Dixie’s other Senate races

Dixie’s other Senate races

 

With all eyes on the special election in Alabama, it’s easy to overlook five 2018 US Senate races in the South, each one of which may be competitive, either in a primary or the General Election. Here’s a brief look at upcoming US Senate contests in Florida, Mississippi, Tennessee, Texas and Virginia.

Florida: Nelson vs. Scott? If Gov. Rick Scott (R) decides to challenge incumbent US Sen. Bill Nelson (D) next year, a highly competitive, very costly contest is in store. As of Oct. 31, Nelson had $6,311,000 cash-on-hand. Richardson, who is personally wealthy, had $1.5 million in his fundraising account, “Let’s Get to Work.” Recent polls have shown a close race, with an October survey by Mason-Dixon showing a 44% tie and a November poll by St. Leo University showing Scott leading Nelson, 42% to 32%.

Mississippi: Will Wicker get primaried?

US Sen. Roger Wicker (R) should have an easy time unless state Sen. Chris McDaniel (R), a hard-right GOPer, decides to take him on in the primary. McDaniel forced veteran US Sen. Thad Cochran (R) into a runoff last year, which Cochran won 51% to 49% in a bitter contest. But McDaniel may decide to wait and run for lieutenant governor in 2019. In any case, Wicker has a strong hand. He had $3,502,000 on hand. Moreover, a Public Opinion Strategies (R) poll, taken in April of 2017, showed Wicker with 55%, McDaniel 30%. Stay tuned.

Tennessee: Lots of action for an open seat.

Two prominent Republicans will be facing off in the Republican Primary in the Volunteer State. The first to announce was US Rep. Marsha Blackburn (R), a feisty Trump-style conservative. Also entering the GOP contest was former US Rep. Steve Fincher (R), who is not quite so far to the right. Blackburn had $3,211,000 on hand and is likely to get plenty more where that came from. Fincher, a farmer and country singer, had $2,340,000. If need be, Fincher could reach into his own pocket.

On the Democratic side, Nashville lawyer and Iraq War veteran James Mackler (D) announced early, but with little name ID, had only $321,000 on hand. He has been endorsed by former state Democratic Chair Bob Tuke, but that’s no match for the political muscle of former Gov. Phil Bredesen (D), who announced last week, turning what was supposed to be a Safe Republican seat into – for now – only Leans Republican. Bredesen was governor of Tennessee from 2003 to 2011. Trump did carry the state handily, so Blackburn could be strong against Bredesen. Fincher wouldn’t stir up the base as much, but he might appeal to more moderate Republicans, who are plentiful in the state, e.g., retiring US Sen. Bob Corker (R). Of interest: Bredesen is 74, Blackburn 65 and Fincher 44. An October poll by Middle Tennessee State University showed Blackburn with a 37% approval rating to 34% by Bredesen.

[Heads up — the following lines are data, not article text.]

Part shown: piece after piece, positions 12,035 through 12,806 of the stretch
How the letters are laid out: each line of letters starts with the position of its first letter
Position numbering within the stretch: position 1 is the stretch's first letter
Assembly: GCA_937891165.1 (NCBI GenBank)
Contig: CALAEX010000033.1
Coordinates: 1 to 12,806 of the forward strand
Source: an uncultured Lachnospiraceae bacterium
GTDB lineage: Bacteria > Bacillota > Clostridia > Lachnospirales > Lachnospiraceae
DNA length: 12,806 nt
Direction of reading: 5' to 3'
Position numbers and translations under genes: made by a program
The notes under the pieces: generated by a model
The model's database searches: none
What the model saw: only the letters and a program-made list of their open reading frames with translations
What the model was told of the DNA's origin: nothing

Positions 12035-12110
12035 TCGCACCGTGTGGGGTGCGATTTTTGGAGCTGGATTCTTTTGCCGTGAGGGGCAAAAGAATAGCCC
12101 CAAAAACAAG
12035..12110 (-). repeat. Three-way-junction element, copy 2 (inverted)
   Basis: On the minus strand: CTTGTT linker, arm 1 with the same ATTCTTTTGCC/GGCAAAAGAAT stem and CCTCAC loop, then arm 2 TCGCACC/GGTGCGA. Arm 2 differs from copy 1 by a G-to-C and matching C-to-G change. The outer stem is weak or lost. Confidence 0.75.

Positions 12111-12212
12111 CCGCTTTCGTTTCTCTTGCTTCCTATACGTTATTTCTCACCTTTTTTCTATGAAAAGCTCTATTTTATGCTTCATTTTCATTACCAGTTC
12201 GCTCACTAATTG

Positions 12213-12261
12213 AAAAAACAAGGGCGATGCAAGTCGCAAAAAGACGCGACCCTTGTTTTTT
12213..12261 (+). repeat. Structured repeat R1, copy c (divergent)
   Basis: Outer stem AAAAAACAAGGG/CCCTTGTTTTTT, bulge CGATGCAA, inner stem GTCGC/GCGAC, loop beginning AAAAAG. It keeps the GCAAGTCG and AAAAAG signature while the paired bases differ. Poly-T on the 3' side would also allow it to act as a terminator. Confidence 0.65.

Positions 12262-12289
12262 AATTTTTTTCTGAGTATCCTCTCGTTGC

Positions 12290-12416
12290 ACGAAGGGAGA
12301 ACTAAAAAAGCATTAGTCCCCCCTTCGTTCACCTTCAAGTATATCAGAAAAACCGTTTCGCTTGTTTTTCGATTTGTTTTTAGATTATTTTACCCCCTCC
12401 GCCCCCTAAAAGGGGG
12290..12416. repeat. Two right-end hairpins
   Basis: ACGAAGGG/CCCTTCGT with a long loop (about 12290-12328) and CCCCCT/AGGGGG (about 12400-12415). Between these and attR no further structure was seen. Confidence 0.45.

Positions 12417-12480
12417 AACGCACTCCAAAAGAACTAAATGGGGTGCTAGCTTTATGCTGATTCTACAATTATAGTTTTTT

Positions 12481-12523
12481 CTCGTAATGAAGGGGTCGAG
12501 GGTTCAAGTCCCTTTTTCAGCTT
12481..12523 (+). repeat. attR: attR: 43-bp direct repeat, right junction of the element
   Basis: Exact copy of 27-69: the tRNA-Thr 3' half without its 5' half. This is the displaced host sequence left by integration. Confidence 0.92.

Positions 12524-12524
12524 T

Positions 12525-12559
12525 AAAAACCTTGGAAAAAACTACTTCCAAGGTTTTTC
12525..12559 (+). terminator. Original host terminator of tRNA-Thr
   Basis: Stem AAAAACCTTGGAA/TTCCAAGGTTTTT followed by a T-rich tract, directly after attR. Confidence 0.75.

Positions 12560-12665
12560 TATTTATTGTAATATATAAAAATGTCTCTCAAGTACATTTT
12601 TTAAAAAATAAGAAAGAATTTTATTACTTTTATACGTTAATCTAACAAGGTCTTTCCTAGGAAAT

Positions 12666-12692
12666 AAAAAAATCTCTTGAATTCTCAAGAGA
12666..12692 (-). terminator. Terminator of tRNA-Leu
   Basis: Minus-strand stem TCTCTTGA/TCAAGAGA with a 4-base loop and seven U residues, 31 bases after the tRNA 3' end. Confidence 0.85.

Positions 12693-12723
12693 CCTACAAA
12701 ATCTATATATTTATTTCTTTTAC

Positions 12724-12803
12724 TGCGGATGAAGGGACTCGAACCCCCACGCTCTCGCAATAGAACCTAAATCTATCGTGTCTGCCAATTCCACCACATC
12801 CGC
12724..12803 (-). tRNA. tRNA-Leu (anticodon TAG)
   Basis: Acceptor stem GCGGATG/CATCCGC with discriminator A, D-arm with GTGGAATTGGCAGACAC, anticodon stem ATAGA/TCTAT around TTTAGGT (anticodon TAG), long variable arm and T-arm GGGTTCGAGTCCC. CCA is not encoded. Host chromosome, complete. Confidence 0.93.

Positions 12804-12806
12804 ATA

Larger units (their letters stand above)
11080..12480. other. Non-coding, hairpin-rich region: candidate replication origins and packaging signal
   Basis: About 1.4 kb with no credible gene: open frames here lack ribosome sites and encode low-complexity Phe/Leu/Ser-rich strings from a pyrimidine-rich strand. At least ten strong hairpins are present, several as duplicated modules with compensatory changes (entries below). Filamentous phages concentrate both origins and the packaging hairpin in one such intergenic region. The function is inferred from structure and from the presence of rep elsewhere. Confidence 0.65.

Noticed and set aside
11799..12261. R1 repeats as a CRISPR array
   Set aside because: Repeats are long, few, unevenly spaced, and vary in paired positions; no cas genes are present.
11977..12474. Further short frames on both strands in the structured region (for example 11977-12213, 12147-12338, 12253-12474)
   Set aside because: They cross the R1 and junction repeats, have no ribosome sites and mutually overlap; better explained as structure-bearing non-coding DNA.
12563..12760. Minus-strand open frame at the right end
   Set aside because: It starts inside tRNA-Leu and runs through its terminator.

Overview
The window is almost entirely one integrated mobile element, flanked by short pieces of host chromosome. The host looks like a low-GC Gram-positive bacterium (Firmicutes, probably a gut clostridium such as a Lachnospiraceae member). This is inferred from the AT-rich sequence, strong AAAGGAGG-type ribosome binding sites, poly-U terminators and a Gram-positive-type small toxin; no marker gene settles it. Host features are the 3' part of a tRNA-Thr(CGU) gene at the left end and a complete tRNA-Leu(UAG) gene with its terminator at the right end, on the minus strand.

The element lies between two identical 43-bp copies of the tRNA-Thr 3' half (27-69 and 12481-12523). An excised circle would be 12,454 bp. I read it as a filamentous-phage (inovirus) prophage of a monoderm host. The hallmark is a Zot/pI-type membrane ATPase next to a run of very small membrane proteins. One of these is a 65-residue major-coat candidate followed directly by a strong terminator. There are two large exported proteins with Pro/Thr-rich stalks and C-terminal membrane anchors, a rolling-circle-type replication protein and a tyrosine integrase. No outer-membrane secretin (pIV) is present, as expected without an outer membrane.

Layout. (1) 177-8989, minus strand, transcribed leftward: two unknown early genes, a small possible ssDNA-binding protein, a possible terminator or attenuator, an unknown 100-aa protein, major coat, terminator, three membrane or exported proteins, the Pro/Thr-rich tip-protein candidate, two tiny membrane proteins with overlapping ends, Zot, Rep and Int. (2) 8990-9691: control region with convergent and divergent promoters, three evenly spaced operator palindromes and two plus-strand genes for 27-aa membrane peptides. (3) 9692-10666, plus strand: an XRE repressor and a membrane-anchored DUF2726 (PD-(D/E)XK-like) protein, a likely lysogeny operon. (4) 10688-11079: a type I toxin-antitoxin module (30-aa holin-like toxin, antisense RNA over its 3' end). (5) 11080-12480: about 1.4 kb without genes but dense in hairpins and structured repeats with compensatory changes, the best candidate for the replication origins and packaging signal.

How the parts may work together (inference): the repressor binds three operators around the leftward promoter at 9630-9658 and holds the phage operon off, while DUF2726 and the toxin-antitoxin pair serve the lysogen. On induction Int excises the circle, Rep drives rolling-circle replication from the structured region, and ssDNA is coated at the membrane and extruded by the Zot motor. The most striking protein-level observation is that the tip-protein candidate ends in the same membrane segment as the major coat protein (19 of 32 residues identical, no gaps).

Texas: Cruz in the Democrats’ cross-hairs.

On the Republican side, US Sen. Ted Cruz is a shoo-in in the primary over, so far, only token opposition. For starters, he already has $5,658,000 on hand. Despite Cruz’s hostile relationship with Trump in the past, Cruz votes with President Trump 94% of the time and will likely have full White House support. The Democratic nominee is likely to be US Rep. Beto O’Rourke, who has been campaigning, officially or otherwise, for months. He has $2,855,000 on hand. A friendly and energetic politician, O’Rourke, who is a Latino, will get strong support from the many Mexican-Americans in Texas. A Texas Tribune and University of Texas Poll, taken in October 2017, should Cruz with a favorable rating of 38%, unfavorable 45%. O’Rourke was far less known, with 16% favorable to 13% unfavorable, while 69% chose neither.

Virginia: Kaine could face a divided GOP.

The closest thing to a sure thing in the South’s US Senate races is in Virginia, where incumbent and former Veep nominee Tim Kaine has $8,396,000 on hand. Virginia is the only Southern state that Hillary Clinton carried in 2016, and President Trump remains very unpopular in the state. The only announced Republican candidate is Corey Stewart (R), chairman of the Loudon County Board of Supervisors, who had $150,000 on hand. Stewart, a foe of removing statues of Confederate heroes, ran an unexpectedly strong race – 43% to Ed Gillespie’s 44%, with 14% for state Sen. Frank Wagner. A poll of registered voters taken by in September by Mary Washington University showed Kaine with a 53% to 36% over Stewart. In addition, with encouragement from US Sens. Rand Paul (R-KY) and Mike Lee (R-UT), Del. Nick Ferias of Culpeper officially announced Saturday for the GOP Senate nomination. Other Republicans dissatisfied with Stewart, including the National Republican Senatorial Committee, have encouraged former Gov. James Gilmore (R) to run. And there are indications that the Rev. E. W. Jackson, an African-American pastor and right-winger who was the GOP’s nominee for lieutenant governor in 2013, might run.

For news and analysis on each of these five important 2018 elections in the coming months, stay tuned.